NFL Stepping Backwards In Black Hires

By Sean Jensen
Updated: January 29, 2008

MINNESOTA — Nearly a year ago, on television’s grandest stage, the nation celebrated a monumental moment in African American history.
Tony Dungy of the Indianapolis Colts and Lovie Smith of the Chicago Bears led their respective teams to Super Bowl XLI, a remarkable achievement since the first African American head coach of the modern era (Art Shell) didn’t get his chance until 1990.

Yet with Super Bowl XLII days away, that momentum has seemingly stalled.

African Americans were shut out of three NFL head-coaching jobs, not to mention three front office positions, and only Kevin Sumlin landed one of the 18 Division I-A college vacancies.

Even worse, at least one NFL club conducted what appeared to be token interviews, while several colleges didn’t even fake the charade. The Miami Dolphins singled out Bill Parcells as the executive vice president of football operations as their savior.

Then, after interviewing a couple of African American candidates, hired the two men they were long rumored to want from the outset: Jeff Ireland as general manager and Tony Sparano as head coach.

At the college level, Texas A&M and Mississippi, two public institutions, didn’t even bother to interview any minority candidates before hiring Mike Sherman and Houston Nutt.

“The fact that people are considered; that probably is progress,” Dungy said. “But you look at the bottom line, and you ask, ‘What happened?'” Something is afoul in football.

Dungy and Fritz Pollard Alliance executive director John Wooten provided positive spins on the recent NFL hirings (the Washington Redskins have yet to replace Joe Gibbs).

Floyd Keith, the executive director of the Black Coaches & Administrators, admitted that he was “disturbed” by what’s happened at the collegiate level.

“We’re up to 8, which is actually an all-time high,” Keith said before letting loose an uncomfortable laugh. “But high compared to what?”

“Disturbed” is diplomatic.

Appalling is more appropriate to describe the racial “advancement” that has been made in the nation’s most popular sport, one in which more than half of collegiate and 70 percent of NFL players are identified as African American.

Only five of the 32 NFL head coaches are African American, while six of 119 Football Bowl Subdivision head coaches are African American (the other two minorities are Mario Cristobal of Florida International, who is Latino-American, and Ken Niumatalolo of Navy, who is Polynesian-American).

Race is not often mentioned when managers in Major League Baseball, or coaches in the National Basketball Association or NCAA are hired and fired. That’s because the percentages aren’t as abominable as football, and plum jobs have been handed to black and white candidates, alike.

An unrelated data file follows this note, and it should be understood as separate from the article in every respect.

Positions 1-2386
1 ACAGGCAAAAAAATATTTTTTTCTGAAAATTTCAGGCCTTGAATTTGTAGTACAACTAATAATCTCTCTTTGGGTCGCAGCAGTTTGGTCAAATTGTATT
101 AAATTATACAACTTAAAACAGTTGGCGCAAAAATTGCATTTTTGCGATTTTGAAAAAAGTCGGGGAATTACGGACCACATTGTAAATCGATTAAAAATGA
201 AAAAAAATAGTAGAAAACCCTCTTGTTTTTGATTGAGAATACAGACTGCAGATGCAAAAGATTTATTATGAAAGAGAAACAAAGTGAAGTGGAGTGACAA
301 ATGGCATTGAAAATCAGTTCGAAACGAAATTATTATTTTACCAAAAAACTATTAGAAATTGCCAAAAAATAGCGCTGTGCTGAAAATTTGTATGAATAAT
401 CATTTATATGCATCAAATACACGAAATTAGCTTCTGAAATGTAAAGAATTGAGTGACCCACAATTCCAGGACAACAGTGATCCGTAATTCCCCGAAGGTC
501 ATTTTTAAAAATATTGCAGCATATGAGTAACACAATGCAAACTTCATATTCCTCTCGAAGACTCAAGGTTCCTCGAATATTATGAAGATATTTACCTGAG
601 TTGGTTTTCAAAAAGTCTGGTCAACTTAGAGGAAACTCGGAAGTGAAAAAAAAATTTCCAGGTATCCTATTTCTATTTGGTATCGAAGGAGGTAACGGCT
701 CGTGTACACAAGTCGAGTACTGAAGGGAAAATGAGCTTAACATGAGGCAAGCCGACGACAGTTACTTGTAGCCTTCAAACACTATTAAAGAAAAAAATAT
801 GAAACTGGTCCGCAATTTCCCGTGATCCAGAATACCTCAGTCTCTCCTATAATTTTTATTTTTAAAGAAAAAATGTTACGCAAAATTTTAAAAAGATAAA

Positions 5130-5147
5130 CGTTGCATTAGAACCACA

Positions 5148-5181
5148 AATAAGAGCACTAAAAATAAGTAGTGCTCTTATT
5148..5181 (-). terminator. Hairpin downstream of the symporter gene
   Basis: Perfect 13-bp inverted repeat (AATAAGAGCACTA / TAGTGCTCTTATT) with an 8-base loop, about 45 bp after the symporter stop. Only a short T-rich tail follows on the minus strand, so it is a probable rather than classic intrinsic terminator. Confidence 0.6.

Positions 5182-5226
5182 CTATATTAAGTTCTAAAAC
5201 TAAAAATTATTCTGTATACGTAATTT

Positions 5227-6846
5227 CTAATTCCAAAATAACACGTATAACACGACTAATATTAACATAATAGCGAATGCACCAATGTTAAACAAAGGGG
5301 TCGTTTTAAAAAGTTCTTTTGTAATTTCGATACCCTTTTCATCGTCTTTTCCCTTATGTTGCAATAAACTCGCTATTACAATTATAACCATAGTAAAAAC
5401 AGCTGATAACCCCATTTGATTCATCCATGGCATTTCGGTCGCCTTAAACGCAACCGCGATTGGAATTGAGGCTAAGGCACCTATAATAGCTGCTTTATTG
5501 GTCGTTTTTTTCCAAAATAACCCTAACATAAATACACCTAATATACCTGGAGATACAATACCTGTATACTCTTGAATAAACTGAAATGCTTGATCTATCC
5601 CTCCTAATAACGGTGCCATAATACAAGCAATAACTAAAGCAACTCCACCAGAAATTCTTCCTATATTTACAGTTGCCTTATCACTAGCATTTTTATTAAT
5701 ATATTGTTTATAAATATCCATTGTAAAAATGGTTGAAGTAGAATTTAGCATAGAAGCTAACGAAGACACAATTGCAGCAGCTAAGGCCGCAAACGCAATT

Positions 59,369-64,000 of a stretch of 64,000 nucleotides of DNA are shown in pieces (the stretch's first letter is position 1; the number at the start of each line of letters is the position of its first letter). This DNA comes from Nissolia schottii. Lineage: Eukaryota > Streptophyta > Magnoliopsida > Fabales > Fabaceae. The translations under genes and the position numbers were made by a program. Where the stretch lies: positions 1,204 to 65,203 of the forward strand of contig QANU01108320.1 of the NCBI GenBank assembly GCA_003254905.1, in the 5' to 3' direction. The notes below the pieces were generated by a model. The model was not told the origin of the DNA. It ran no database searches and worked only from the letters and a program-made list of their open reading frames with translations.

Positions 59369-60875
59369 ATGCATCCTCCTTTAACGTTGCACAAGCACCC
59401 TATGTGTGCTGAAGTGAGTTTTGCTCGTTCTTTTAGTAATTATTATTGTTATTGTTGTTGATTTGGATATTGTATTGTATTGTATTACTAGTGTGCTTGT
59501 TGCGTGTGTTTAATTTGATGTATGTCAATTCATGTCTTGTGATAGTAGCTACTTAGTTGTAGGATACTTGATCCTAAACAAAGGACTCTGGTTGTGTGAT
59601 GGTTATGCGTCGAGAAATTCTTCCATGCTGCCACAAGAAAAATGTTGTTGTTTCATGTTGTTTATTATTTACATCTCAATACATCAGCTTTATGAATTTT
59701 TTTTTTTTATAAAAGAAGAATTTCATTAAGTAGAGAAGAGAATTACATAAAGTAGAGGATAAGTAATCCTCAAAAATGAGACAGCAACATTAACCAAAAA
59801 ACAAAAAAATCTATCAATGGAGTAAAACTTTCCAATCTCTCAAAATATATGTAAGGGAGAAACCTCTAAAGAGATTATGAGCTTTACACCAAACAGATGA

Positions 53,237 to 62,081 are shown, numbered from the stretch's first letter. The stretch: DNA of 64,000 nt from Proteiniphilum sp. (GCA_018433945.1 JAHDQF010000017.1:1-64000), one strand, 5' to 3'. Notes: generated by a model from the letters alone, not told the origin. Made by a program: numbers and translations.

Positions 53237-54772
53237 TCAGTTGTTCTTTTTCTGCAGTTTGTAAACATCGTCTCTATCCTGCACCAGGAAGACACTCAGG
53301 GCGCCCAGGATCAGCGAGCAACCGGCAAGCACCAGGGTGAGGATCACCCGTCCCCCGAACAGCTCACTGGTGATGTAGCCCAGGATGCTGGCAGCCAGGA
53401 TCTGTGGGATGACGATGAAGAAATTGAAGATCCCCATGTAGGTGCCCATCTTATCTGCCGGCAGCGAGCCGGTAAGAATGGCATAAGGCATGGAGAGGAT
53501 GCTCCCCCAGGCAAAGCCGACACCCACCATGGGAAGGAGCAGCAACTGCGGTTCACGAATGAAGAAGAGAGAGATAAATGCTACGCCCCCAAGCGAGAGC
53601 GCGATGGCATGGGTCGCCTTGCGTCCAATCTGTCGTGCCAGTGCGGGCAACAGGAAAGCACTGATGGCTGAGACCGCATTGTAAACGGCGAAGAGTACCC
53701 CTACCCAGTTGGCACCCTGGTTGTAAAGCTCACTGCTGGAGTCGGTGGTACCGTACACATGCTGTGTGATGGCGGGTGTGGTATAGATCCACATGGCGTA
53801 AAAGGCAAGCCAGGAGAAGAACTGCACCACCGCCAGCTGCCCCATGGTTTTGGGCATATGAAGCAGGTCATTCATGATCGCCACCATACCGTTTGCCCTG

“You would think colleges would be ahead of the professional game. It’s an academic environment, and it’s not all supposed to be about winning, and it’s more open minded and progressive,” Dungy said. “But it just seems like when they do open up, the door has been closed for minorities.”

Specifically, minority coaches generally get their foot in the door as head coaches at programs that “historically haven’t been good,” Dungy said.

“That’s the tough part,” he said. “There seems to be a struggle to get an opportunity when a Nebraska opens up, or a Michigan opens up.”

Some people are wondering whether the Rooney Rule — the NFL mandate that teams interview minority candidates before hiring a head coach — has served its purpose.

But the questionable searches being conducted, most obviously by the Dolphins, should raise red flags about the commitment of NFL owners of honoring the Rooney Rule.

In fact, if anything, the NFL should expand the reach of the Rooney Rule to other front office positions.

A league spokesman said that is not under consideration at the time, and Wooten said his organization would not “push for that,” noting that Joey Clinkscales of the New York Jets and Reggie McKenzie of the Green Bay Packers were among those who recently interviewed for general manager jobs.

“Is it where we want it to be? No,” Wooten said of the diversification of the NFL. “There are still bumps. But the lights are shining on the bumps, and everyone is working together.”